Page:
AnswerID: 91332

Follow Up By: GOB & denny vic member - Wednesday, Jan 05, 2005 at 16:29

Wednesday, Jan 05, 2005 at 16:29
bugger dano
i was just going to tellscott to put a nissan badge on it would fix all problems
FollowupID: 350011

Follow Up By: dano01 - Wednesday, Jan 05, 2005 at 22:16

Wednesday, Jan 05, 2005 at 22:16
Yes i agree putting a Nissan badge on it would fix the problem. you know we nissan people just have to help out the toyota guys now and again with their low tech poor quality vehicles. you know how it is with those guys, it makes them feel better if they think toyotas are better but we know different.
FollowupID: 350073

Reply By: fatz - Wednesday, Jan 05, 2005 at 09:06

Wednesday, Jan 05, 2005 at 09:06
Scott, just a suggestion, have you checked your oil level? these things have a low oil sensor that wont allow them to start if the oil is too low or the oil pressure is not up. When its cold it may have enough oil in the sump but when its warm the oil may be sitting all round the internals. I think the sensor for the oil level is on the passangers side of the sump about 50mm below where it bolts to the block. Check the connections here and the state of the wireing.
AnswerID: 91388

Follow Up By: Member - Davoe (WA) - Wednesday, Jan 05, 2005 at 10:31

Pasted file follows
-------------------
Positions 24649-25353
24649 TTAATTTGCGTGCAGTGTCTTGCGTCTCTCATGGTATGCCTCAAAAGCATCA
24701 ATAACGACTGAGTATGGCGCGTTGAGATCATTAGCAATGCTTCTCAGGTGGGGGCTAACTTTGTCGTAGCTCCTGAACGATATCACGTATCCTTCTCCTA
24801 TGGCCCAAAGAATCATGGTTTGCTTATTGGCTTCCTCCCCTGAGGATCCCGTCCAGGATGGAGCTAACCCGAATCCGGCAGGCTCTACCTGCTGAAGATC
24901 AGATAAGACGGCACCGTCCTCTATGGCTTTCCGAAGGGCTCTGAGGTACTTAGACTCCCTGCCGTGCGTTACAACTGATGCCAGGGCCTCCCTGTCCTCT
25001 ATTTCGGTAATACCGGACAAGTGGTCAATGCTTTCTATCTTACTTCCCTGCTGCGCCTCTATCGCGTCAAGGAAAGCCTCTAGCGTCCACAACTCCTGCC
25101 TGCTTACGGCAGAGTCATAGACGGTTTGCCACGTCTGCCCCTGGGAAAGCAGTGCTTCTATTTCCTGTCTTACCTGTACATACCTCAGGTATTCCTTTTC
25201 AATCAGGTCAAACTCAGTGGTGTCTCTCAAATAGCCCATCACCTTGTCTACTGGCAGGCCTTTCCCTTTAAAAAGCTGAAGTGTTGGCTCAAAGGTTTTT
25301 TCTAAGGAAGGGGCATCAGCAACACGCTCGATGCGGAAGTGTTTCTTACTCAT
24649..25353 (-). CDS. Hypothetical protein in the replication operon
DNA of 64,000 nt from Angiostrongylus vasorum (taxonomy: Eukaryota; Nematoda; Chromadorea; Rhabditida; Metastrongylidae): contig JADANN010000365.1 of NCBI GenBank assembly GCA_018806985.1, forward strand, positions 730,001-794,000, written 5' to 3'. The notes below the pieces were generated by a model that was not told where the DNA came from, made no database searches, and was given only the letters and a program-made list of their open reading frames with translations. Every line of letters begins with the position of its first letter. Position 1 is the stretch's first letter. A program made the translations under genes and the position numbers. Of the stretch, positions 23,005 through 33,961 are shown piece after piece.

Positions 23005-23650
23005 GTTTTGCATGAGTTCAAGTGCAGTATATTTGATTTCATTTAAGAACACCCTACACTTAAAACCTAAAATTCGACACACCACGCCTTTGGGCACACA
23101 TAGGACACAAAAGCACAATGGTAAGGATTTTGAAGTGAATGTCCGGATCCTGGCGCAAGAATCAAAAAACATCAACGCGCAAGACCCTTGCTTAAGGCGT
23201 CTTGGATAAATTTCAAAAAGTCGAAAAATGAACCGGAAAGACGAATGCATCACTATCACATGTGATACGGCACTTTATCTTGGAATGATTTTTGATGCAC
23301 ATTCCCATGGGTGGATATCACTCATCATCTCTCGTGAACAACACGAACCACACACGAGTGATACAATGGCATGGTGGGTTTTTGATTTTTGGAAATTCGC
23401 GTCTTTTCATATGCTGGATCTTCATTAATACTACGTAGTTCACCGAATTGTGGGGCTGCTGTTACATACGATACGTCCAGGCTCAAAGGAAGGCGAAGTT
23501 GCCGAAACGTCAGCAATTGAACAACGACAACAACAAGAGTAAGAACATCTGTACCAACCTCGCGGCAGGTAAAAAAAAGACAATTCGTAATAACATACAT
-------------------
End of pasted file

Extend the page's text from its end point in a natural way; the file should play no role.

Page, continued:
Wednesday, Jan 05, 2005 at 10:31
sure bout that? the 2h motor had a no oil pressure cut off but that was to protect them from destrying themselves if the motor started backwards (I had this happen once) I am sure the 1hz does not have it as it cant run backwards. As for the low oil level that is a warning light only and they will happily run with the sensor lead ripped off
FollowupID: 349957

Follow Up By: fatz - Wednesday, Jan 05, 2005 at 10:58

Wednesday, Jan 05, 2005 at 10:58
Davoe, the workshop manual for my 99 HZJ 105, with 1HZ motor tells me that it wont start if it does not have oil pressure. This may be the case for scott, or it may not. It was just a suggestion. The 80 series that I owned with 1HZ motor did not have this feature. Just a humble suggestion based on facts that I have in front of me.
FollowupID: 349962

Follow Up By: Member - Davoe (WA) - Wednesday, Jan 05, 2005 at 11:25

Wednesday, Jan 05, 2005 at 11:25